Integrated surface-subsurface model to investigate the role of groundwater in headwater catchment runoff generation: a minimalist approach to parameterisation

Pertti Ala-aho, Chris Soulsby, Hailong Wang, Doerthe Tetzlaff

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Abstract

Understanding the role of groundwater for runoff generation in headwater catchments is a challenge in hydrology, particularly so in data-scarce areas. Fully-integrated surface-subsurface modelling has shown potential in increasing process understanding for runoff generation, but high data requirements and difficulties in model calibration are typically assumed to preclude their use in catchment-scale studies. We used a fully integrated surface-subsurface hydrological simulator to enhance groundwater-related process understanding in a headwater catchment with a rich background in empirical data. To set up the model we used minimal data that could be reasonably expected to exist for any experimental catchment. A novel aspect of our approach was in using simplified model parameterisation and including parameters from all model domains (surface, subsurface, evapotranspiration) in automated model calibration. Calibration aimed not only to improve model fit, but also to test the information content of the observations (streamflow, remotely sensed evapotranspiration, median groundwater level) used in calibration objective functions. We identified sensitive parameters in all model domains (subsurface, surface, evapotranspiration), demonstrating that model calibration should be inclusive of parameters from these different model domains. Incorporating groundwater data in calibration objectives improved the model fit for groundwater levels, but simulations did not reproduce well the remotely sensed evapotranspiration time series even after calibration. Spatially explicit model output improved our understanding of how groundwater functions in maintaining streamflow generation primarily via saturation excess overland flow. Steady groundwater inputs created saturated conditions in the valley bottom riparian peatlands, leading to overland flow even during dry periods. Groundwater on the hillslopes was more dynamic in its response to rainfall, acting to expand the saturated area extent and thereby promoting saturation excess overland flow during rainstorms. Our work shows the potential of using integrated surface-subsurface modelling alongside with rigorous model calibration to better understand and visualise the role of groundwater in runoff generation even with limited datasets.
Original languageEnglish
Pages (from-to)664-677
Number of pages14
JournalJournal of Hydrology
Volume547
Early online date20 Feb 2017
DOIs
Publication statusPublished - Apr 2017

Fingerprint

headwater
evapotranspiration
parameterization
catchment
runoff
groundwater
calibration
overland flow
streamflow
saturation
rainstorm
hillslope
peatland
modeling
simulator
hydrology
time series
valley
rainfall

Keywords

  • integrated modelling
  • streamflow generation
  • groundwater
  • catchment modelling
  • model calibration

Cite this

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title = "Integrated surface-subsurface model to investigate the role of groundwater in headwater catchment runoff generation: a minimalist approach to parameterisation",
abstract = "Understanding the role of groundwater for runoff generation in headwater catchments is a challenge in hydrology, particularly so in data-scarce areas. Fully-integrated surface-subsurface modelling has shown potential in increasing process understanding for runoff generation, but high data requirements and difficulties in model calibration are typically assumed to preclude their use in catchment-scale studies. We used a fully integrated surface-subsurface hydrological simulator to enhance groundwater-related process understanding in a headwater catchment with a rich background in empirical data. To set up the model we used minimal data that could be reasonably expected to exist for any experimental catchment. A novel aspect of our approach was in using simplified model parameterisation and including parameters from all model domains (surface, subsurface, evapotranspiration) in automated model calibration. Calibration aimed not only to improve model fit, but also to test the information content of the observations (streamflow, remotely sensed evapotranspiration, median groundwater level) used in calibration objective functions. We identified sensitive parameters in all model domains (subsurface, surface, evapotranspiration), demonstrating that model calibration should be inclusive of parameters from these different model domains. Incorporating groundwater data in calibration objectives improved the model fit for groundwater levels, but simulations did not reproduce well the remotely sensed evapotranspiration time series even after calibration. Spatially explicit model output improved our understanding of how groundwater functions in maintaining streamflow generation primarily via saturation excess overland flow. Steady groundwater inputs created saturated conditions in the valley bottom riparian peatlands, leading to overland flow even during dry periods. Groundwater on the hillslopes was more dynamic in its response to rainfall, acting to expand the saturated area extent and thereby promoting saturation excess overland flow during rainstorms. Our work shows the potential of using integrated surface-subsurface modelling alongside with rigorous model calibration to better understand and visualise the role of groundwater in runoff generation even with limited datasets.",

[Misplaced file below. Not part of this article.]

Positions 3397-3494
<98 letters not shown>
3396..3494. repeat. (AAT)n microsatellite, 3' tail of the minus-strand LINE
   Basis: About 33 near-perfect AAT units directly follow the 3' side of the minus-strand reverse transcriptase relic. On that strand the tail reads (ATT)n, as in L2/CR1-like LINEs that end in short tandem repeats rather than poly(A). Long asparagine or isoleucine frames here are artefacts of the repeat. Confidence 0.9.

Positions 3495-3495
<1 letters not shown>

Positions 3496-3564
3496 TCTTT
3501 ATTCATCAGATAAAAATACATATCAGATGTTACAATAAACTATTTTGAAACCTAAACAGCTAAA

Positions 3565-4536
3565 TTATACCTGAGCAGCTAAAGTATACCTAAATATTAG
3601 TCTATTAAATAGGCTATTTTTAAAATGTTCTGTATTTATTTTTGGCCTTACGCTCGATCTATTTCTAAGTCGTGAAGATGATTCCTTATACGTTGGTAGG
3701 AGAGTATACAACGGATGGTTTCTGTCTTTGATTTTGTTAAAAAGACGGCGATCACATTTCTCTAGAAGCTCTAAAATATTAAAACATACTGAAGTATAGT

keywords = "integrated modelling, streamflow generation, groundwater, catchment modelling, model calibration",
author = "Pertti Ala-aho and Chris Soulsby and Hailong Wang and Doerthe Tetzlaff",
note = "This work was funded by NERC/JPI SIWA project (NE/M019896/1) and the European Research Council ERC (project GA 335910 VeWa). Numerical simulations were performed using the Maxwell High Performance Computing Cluster of the University of Aberdeen IT Service, provided by Dell Inc. and supported by Alces Software. Aquanty Inc. is acknowledged for support in providing HGS simulation software compatible with the Maxwell High Performance Computing Cluster. We would also like to thank the anonymous reviewers for their constructive comments that improved the manuscript.",